Sending email with Nodemailer using a lambda

Get rid of your backend and use this lambda instead

Mon, 06 Aug 2018

I used this lambda with the Stripe example I shared yesterday. Whenever I processed a payment successfully, I would call this lambda to send a confirmation email to myself. Luckily for us, the implementation doesn’t change much from the example provided in the official repo. Here is the full code example

var sesAccessKey = '<email username>'
var sesSecretKey = '<email password>'

 exports.handler = function(event, context, callback) {

  	var nodemailer = require('nodemailer');
  	var smtpTransport = require('nodemailer-smtp-transport');

  	var transporter = nodemailer.createTransport(smtpTransport({
	    service: 'gmail',
	    auth: {
	        user: sesAccessKey,
	        pass: sesSecretKey
	    }
  	}));

  	var text = 'Email body goes here';

  	var mailOptions = {
	    from: '<from email address',
	    to: '<to email address>',
	    bcc: '<bcc email addres>',
	    subject: 'Test subject',
	    text: text
  	};

  	transporter.sendMail(mailOptions, function(error, info){
      if(error){
        const response = {
          statusCode: 500,
          body: JSON.stringify({
            error: error.message,
          }),
        };
        callback(null, response);
      }
      const response = {
        statusCode: 200,
        body: JSON.stringify({
          message: `Email processed succesfully!`
        }),
      };
      callback(null, response);
    });
}

To start using this example you’re going to need to download the following node packages using your package manager of choice

yarn

yarn add nodemailer-smtp-transport nodemailer

npm

npm install nodemailer-smtp-transport nodemailer

Starting from the top, we create two new variables, sesAccessKey and sesSecretKey. sesAccessKey will store your email username, for most email providers its usually just your full email address. The second variable sesSecretKey stores your password. This block will set settings for our smtp server

  	var transporter = nodemailer.createTransport(smtpTransport({
	    service: 'gmail',
	    auth: {
	        user: sesAccessKey,
	        pass: sesSecretKey
	    }
  	}));

The service option preconfigures outgoing and incoming ports/servers for popular mail services. Some of those services include, AOL, Godaddy, Hotmail, iCloud and Outlook365. For a full list of preconfigured services check out this link. If you don’t use one of the preconfigured services for email, you can replace the service option with the following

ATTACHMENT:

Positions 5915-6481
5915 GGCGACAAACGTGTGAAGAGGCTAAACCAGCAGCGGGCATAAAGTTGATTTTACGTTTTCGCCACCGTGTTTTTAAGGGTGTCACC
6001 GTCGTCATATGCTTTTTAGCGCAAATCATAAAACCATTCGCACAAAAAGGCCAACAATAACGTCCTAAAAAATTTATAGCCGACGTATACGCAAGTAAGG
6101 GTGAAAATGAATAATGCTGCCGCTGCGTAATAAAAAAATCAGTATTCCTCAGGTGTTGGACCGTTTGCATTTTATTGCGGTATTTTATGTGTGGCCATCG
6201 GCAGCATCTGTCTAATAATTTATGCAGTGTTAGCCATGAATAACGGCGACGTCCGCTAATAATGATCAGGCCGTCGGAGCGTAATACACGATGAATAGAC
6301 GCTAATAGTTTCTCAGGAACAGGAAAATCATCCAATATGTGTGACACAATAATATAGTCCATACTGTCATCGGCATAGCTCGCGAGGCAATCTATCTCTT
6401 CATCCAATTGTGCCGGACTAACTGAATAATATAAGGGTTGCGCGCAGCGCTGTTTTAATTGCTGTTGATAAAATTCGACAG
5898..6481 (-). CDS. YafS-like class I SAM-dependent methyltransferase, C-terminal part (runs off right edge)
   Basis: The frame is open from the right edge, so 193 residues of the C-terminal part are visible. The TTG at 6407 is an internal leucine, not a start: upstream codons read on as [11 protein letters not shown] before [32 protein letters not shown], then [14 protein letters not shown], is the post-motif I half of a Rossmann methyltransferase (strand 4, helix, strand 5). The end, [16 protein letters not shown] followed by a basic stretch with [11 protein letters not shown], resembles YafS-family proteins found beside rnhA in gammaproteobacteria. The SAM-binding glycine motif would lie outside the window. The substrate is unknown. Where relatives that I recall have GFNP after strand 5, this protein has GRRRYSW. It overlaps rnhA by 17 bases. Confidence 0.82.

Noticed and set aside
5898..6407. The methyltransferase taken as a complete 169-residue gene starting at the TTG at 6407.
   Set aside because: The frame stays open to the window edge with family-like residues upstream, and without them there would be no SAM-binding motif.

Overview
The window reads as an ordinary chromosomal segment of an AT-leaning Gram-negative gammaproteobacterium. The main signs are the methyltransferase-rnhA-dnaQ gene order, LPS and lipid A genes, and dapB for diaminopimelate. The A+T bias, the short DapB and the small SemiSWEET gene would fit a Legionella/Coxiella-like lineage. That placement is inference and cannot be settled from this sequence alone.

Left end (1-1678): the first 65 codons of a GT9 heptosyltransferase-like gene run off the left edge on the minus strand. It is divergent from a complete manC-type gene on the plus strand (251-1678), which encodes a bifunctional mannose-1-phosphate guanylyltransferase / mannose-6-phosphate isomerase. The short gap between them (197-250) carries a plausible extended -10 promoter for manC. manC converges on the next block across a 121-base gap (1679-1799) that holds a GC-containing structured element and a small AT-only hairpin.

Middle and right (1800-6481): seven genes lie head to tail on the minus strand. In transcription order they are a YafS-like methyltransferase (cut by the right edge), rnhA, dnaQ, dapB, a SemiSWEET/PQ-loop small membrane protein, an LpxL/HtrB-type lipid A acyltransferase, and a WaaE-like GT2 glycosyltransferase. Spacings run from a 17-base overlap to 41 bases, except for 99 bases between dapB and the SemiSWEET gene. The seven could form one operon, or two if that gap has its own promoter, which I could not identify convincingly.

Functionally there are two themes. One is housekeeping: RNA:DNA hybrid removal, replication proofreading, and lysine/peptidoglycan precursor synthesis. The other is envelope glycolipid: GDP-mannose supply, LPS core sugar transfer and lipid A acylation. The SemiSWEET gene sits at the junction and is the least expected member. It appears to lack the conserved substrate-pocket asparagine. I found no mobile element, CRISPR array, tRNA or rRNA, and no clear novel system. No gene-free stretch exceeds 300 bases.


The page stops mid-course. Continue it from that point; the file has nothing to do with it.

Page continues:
host: 'smtp.example.com',
port: 587,
secure: false, // Activate TLS/STARTTLS

Now that we have our smtp service configured we can start to get ready to send some email!

The variable text will contain the body of the email. Depending on your usage, you can make the body static or pass in variables when you call your lambda. If you wanted to pass an object containing some variables you can do it like this

var msg = JSON.stringify({
	 text: "This is a test message"
 )}

 axios.post('/.netlify/functions/email', msg)

To access the object in your lambda add the following lines of code inside your module.exports.handler method right at the beginning.

const requestBody = JSON.parse(event.body);
const emailBody = requestBody.text;

Any parameters sent to your lambda is sent inside the event object and is accessible from the body key within. I posted a full example in my tutorial for creating charges for Stripe.

The next section creates an object that stores the full email message. If you ever sent email before(I really hope so if you’re reading this 🙄) these options should be familiar. Just your typical to, from, bcc, subject and text(body of email).

The final portion is sending the actual email. Since we already set up our variables, the first line of code ends up doing the majority of the work for us.

transporter.sendMail(mailOptions, function(error, info)

This line uses the smtp config that we set up at the beginning and our mailOptions object contains our to, from, bcc, subject and body for the email. Once this function executes it takes the result and calls another basic function. If the call failed it will return a response object with a status code of 500(internal server error aka - server encountered an unexpected condition that prevented it from fulfilling the request) and a body object with the contents of the error message. If everything worked as intended, this is something we will hopefully not see. If the email sent successfully you will instead get a status code of 200(okay) and body message of “Email processed succesfully!”

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Edward Beazer

Edward Beazer - I just like to build shit. Sometimes I get stuck for hours, even days while trying to figure out how to solve an issue or implement a new feature. Hope my tips and tutorials can save you some time.